3 Tips for Civic Accelerator - Gov't Software, Valuable Open Data, Now's the Time

I'm super excited that Code for America launched their Civic Accelerator today. Public sector faces huge challenges and we need more entrepreneurs trying to solve civic problems and I applaud the Civic Accelerator for helping make this happen.

The focus of the accelerator is on three types of companies: 1) they provide services on top of open government data; 2) they bring modern web technologies directly to governments; 3) they change the way citizens ask, get, or need services from government.

As such, I'd love to give potential applicants some suggestions:

1) Learn from Government-focused software companies
There are two major types of software companies that are successful in providing web technologies to government

-Large software companies where government is one of their major markets - lots of the successful software companies in government are simply successful software companies overall - they are good at what they are do generally so it just makes sense they provide that value to government - think companies like Google, Microsoft, Oracle, IBM, and ESRI and newer successful software companies like Acquia, Taleo, Workday, and more.

-Government-only software companies - there are fewer of these but there are software companies that work only in the public sector sphere. My guess is this is what most folks in the civic accelerator want to build. Some examples are GovDelivery (parent company of GovLoop, focused on government communication only), Granicus (government-focused video streaming), NIC (government-focused state websites), Avue (government talent management) and newer companies like CitySourced, Socrata, and SeeClickFix. Additionally, there is a large market in the licensing and permitting local government world (companies such as Planetgov, Accella, Energov, Smartgov, Sungard Public Sector) as well as other markets like local government websites (CivicPlus, VisionInternet) and 311 and call center technologies (Lagan now Kana, Active Government, others) and ERP solutions (finance and specific BPM solutions - companies like Tyler Technologies). And we haven't even started talking about law enforcement and public safety market - there are lots of unique police and fire needs that have their own ecosystem of products.

Learn from these companies as you build - they have unique market insights on product needs and the pros/cons of focusing on the government market.

Bonus tip - Service firms & Resellers - Government often uses system integrators and services firms to provide a lot of their web technologies. As a new product, I'd talk to service companies like Deloitte/IBM/others to see how they may possible use your technology. Additionally, lots of government software is bought through resellers like Carahsoft and CDW-G so start building those relationships and understand what the biggest needs they see.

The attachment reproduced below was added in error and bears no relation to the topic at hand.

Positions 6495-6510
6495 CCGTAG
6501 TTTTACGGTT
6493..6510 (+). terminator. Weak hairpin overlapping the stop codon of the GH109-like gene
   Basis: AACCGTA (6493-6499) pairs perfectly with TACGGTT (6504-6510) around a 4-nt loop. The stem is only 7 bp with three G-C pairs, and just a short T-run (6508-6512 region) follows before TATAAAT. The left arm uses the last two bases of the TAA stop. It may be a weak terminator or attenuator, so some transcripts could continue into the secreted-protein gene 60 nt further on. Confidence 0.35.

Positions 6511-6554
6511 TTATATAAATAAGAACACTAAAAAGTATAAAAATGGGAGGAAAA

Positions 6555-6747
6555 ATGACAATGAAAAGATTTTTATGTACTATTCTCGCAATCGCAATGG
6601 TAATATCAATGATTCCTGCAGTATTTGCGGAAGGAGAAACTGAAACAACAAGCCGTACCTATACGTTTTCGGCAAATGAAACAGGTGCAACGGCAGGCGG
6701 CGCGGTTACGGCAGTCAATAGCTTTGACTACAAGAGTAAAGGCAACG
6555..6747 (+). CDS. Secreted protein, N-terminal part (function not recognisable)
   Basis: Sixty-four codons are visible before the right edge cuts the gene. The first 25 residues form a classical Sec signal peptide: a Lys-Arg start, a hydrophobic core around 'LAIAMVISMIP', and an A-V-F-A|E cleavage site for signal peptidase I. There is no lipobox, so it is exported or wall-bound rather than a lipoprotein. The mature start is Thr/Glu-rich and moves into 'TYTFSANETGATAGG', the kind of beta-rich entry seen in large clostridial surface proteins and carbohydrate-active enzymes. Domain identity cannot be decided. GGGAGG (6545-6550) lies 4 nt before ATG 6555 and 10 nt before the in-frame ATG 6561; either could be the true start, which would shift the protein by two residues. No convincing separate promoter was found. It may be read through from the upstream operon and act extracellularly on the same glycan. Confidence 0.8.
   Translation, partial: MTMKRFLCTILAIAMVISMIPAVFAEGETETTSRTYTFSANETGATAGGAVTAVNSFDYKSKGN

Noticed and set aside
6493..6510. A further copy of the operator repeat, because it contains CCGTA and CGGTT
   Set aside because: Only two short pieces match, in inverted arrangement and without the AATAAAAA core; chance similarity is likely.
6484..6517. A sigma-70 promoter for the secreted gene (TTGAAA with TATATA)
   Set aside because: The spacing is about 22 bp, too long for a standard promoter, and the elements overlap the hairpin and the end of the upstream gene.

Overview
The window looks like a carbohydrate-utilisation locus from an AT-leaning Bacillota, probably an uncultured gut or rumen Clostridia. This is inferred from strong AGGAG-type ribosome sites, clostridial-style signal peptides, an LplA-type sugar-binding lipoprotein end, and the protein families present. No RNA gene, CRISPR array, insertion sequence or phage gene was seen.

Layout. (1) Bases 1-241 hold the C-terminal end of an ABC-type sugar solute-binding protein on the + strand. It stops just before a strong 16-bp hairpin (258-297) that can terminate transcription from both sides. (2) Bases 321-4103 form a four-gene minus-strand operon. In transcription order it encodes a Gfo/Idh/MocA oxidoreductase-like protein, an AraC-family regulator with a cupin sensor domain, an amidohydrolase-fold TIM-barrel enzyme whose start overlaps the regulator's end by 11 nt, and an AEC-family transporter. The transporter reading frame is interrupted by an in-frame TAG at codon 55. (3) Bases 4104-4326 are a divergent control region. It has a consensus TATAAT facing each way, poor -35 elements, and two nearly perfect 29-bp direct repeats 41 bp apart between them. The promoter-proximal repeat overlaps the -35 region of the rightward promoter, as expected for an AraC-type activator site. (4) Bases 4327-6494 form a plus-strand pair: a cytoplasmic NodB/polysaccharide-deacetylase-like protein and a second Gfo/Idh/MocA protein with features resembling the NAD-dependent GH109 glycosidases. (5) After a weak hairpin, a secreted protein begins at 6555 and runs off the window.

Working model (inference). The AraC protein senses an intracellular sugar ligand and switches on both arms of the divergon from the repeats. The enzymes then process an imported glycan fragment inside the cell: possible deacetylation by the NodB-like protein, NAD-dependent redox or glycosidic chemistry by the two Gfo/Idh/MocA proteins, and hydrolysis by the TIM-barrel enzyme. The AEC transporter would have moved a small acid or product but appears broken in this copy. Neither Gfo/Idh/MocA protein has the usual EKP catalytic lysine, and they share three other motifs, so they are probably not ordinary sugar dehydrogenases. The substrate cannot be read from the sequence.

2) All Data is Not Equal - It's important to remember that all data is not equal and certain types of data have inherently more business value.

The good part is there's lots of good examples of ecosystems around open data already. Some successful types of open data are:

-Procurement data - There is already an ecosystem of vendors such as Onvia, Deltek (which acquired INPUT and Fedsources) that have built large businesses on top of open data by bringing together publicly available data on requests for proposals with expert analysts and great design

-Legislative data - There is an already an ecosystem of vendors like Legistorm, CQ, Politico Pro, BGOV that are built on top of legislative data with additional design and great analysts

-Housing data - There is already an ecosystem of companies that use housing data (property taxes, latest sales) - everyone from Zillow to Redfin to others.

Other great existing markets built on top of open data include SEC data, education data (reviews of schools like greatschools.org), non-profit data (guidestar built on top of filings from non-profits), HUD data (on foreclosures and houses for sale), crime data (crimereports), transit data, weather data, among others.

3) Now's the Time - the beauty of it is this is the perfect time to create a public sector focused startup. New technology allows government to provide unique solutions to citizens. Open data allows companies to build unique offerings and tie in with other modern web APIs. And on top of this, government budgets are shrinking so government has to rethink how they do business and a new generation of public servant leaders are coming in as baby boomer retirements continue to rise

Just a few thoughts from my experiences at GovLoop. What am I missing? Companies / ideas / markets?

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